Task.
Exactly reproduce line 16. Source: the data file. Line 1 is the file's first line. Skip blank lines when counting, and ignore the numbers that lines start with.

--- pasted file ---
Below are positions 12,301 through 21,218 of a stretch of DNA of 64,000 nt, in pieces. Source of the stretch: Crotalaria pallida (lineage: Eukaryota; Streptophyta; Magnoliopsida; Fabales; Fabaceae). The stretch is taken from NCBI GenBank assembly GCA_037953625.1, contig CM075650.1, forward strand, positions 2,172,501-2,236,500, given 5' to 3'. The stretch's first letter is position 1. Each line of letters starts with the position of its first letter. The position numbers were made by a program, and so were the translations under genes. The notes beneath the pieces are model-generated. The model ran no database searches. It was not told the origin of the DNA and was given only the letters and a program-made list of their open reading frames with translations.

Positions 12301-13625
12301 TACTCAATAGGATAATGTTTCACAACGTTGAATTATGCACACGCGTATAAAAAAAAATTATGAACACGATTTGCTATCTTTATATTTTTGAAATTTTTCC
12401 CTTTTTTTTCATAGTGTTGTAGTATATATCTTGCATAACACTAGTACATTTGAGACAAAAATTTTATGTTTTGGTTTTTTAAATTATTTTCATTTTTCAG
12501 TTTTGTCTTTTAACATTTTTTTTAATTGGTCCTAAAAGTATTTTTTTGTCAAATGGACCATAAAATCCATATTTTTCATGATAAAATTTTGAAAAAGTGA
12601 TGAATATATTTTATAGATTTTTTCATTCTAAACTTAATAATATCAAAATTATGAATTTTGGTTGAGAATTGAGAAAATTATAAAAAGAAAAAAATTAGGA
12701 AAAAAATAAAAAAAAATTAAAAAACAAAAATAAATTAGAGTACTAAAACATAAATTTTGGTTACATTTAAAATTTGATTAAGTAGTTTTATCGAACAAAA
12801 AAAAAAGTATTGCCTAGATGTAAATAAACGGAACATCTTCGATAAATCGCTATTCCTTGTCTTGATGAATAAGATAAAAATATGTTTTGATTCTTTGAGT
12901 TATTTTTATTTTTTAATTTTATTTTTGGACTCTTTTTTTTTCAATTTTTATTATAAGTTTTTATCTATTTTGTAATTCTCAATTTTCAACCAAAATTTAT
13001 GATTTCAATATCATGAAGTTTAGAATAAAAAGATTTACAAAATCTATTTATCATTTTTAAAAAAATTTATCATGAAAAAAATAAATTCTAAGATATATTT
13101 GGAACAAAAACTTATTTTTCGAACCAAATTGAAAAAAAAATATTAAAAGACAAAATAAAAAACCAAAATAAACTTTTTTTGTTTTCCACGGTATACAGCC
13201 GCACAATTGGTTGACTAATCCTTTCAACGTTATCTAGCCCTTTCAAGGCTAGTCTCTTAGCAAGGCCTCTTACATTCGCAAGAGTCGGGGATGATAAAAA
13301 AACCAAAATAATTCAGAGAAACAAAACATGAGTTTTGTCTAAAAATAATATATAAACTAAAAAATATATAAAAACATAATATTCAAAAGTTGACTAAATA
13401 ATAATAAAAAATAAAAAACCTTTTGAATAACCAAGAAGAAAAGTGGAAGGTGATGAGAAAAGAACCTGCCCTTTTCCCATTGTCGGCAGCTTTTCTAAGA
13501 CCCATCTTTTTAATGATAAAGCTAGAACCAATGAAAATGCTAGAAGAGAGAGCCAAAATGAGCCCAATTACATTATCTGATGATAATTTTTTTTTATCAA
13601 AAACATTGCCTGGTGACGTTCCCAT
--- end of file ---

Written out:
13601 AAACATTGCCTGGTGACGTTCCCAT